Officers will be checking freight and heavy vehicles for Victorians trying to get around the state’s COVID-19 travel ban.

Queensland Premier Annastacia Palaszczuk said she had been briefed about people-smuggling across the border.

“What we say to everyone out there is, if you are thinking about doing it, don’t do it,” Ms Palaszczuksaid.

“Trucks will also be randomly stopped and if you are a truck driver participating in this you will also get fined as well.”

Anyone entering Queensland from Victoria will be forced into hotel quarantine for 14 days at their own cost — about $3000.

Anyone caught flouting the new restrictions will be slapped with a $4000 fine.


About 10,000 hotspot residents have refused to be tested for coronavirus, much to the frustration of the health minister.

Ms Mikakos said they were trying to make it as easy as possible for residents in locked down postcodes to be tested.

“Disappointingly, however, we have had more than 10,000 people who have refused to be tested,” she said.

“That might be for a range of reasons, including that they may have already been tested in a different location, we are analysing that data to see exactly why people are refusing, but it is concerning that some people believe that coronavirus is a conspiracy or that it won’t impact on them, so what I want to stress here is that coronavirus is a very contagious virus.

“It can go through your family very quickly, it can affect your neighbours, your loved ones, and your entire community.
“So for those individuals in those communities who have not yet been tested, we are urging them to get tested as quickly as possible.”


Australia’s deputy chief medical officer Michael Kidd is pleading with any Australian offered a COVID-19 test to accept it.

He said people not showing symptoms could still be infectious and they were putting at risk the health of others.

“If you are approached and asked to have a test, please comply,” Prof Kidd said.

“You may be infected with COVID-19 and have no symptoms but still be infectious and putting at risk your own loved ones, your family, and your friends.

I’m very concerned about anyone who is refusing to have a test, particularly when we have high levels of community transmission.”

While the Victorian outbreak was of great concern, Prof Kidd said the slightly lower numbers on Friday gave him some hope.

“This is a strong indication of the effectiveness of the measures that have been implemented in Victoria in response to the outbreak,” Prof Kidd said.

“The figures are showing that some signs of stabilisation that is too early to confirm.”

He said the Victorian situation should serve as a “warning for everybody in Australia”.


Of the 66 new cases, three are linked to a Roxburgh Park family, bringing the total number of cases in that cluster to 23.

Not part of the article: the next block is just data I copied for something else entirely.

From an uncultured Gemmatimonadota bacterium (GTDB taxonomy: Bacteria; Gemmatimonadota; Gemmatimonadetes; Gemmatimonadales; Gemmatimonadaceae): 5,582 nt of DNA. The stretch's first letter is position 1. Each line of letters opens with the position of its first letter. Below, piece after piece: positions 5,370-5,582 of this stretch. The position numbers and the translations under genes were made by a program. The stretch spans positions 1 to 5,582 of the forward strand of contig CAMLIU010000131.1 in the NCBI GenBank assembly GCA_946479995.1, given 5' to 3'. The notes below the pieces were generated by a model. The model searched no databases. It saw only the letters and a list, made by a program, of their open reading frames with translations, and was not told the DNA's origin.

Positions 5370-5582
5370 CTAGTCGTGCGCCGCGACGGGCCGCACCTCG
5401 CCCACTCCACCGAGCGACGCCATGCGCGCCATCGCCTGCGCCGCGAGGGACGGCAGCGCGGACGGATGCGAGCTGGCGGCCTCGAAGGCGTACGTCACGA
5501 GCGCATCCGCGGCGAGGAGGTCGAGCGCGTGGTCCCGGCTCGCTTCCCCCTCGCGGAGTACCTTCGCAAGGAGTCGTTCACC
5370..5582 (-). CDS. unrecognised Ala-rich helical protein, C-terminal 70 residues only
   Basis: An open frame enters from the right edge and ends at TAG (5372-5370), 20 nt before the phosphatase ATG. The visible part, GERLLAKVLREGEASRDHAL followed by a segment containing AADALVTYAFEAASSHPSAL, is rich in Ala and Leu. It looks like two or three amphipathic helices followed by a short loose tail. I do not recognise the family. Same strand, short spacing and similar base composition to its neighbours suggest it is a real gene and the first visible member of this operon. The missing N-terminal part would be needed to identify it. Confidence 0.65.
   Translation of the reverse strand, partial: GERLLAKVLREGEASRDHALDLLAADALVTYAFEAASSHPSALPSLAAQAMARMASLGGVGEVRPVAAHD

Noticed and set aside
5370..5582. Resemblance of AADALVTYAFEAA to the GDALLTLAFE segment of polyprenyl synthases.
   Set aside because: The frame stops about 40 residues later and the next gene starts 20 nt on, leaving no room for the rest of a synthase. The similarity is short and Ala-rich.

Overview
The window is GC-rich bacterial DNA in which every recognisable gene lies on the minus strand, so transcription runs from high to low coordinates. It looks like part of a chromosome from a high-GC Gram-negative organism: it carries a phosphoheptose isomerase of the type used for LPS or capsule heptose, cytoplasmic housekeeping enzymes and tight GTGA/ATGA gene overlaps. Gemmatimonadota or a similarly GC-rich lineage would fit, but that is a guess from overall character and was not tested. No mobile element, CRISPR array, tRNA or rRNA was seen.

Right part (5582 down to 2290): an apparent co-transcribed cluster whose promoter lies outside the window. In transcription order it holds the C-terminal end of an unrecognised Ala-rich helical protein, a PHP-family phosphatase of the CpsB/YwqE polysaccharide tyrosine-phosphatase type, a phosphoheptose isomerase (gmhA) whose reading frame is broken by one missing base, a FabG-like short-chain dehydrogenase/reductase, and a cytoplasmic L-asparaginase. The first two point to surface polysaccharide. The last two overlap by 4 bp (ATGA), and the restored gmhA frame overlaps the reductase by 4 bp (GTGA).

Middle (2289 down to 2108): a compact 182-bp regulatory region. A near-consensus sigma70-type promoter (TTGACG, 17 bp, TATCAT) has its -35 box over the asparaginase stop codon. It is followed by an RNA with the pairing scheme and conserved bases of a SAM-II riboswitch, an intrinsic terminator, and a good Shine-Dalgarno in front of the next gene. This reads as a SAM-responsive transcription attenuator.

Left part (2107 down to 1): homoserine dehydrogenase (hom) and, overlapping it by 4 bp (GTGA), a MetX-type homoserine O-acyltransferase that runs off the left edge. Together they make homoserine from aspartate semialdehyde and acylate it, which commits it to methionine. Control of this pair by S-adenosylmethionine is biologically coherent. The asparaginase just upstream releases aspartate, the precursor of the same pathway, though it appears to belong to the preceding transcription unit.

Eight new cases were reported at Al-Taqwa College, bringing the total of numbers in that cluster to 23. All staff and students at the school have been quarantined.

Three close contacts linked to the Stamford Plaza outbreak have tested positive, bringing the total number of cases in that cluster to 35.

A single additional case has been reported at Albanvale Primary, as well as one further case at Orygen Youth Health in Footscray, and one additional case at Villa Bambini in Essendon.

Labor MP Ros Spence took to Facebook on Friday morning to confirm Mount Ridley P-12 College had been the latest facility to be impacted, the 20th school this week.

People queue up to get a COVID-19 test. Picture: Darrian Traynor/Getty Images
media_cameraPeople queue up to get a COVID-19 test. Picture: Darrian Traynor/Getty Images


State opposition leader Michael O’Brien has called for an emergency meeting of parliament because of the deteriorating COVID-19 situation crippling Victoria.

With more than 300,000 Victorians now back under lockdown restrictions, Mr O’Brien wants the Legislative Assembly to return as early as Tuesday, a month earlier than parliament is due to resume.

He has written to Speaker of the Legislative Assembly Colin Brooks for help setting up the special meeting.

“Concerningly, since Parliament last sat the position on COVID-19 management within the state has deteriorated significantly,” Mr O’Brien said.

“The Coalition notes that, at a point of extreme community threat and where enormous government powers are in operation, the need for scrutiny and accountability is great not lesser. “

Mr O’Brien said under Premier Daniel Andrews’ Crisis Council of Cabinet, setup in response to the coronavirus pandemic, power had been narrowly centralised.

As the government scrambles to respond to serious failures in its hotel quarantine system Mr O’Brien said a judicial inquiry wasn’t enough.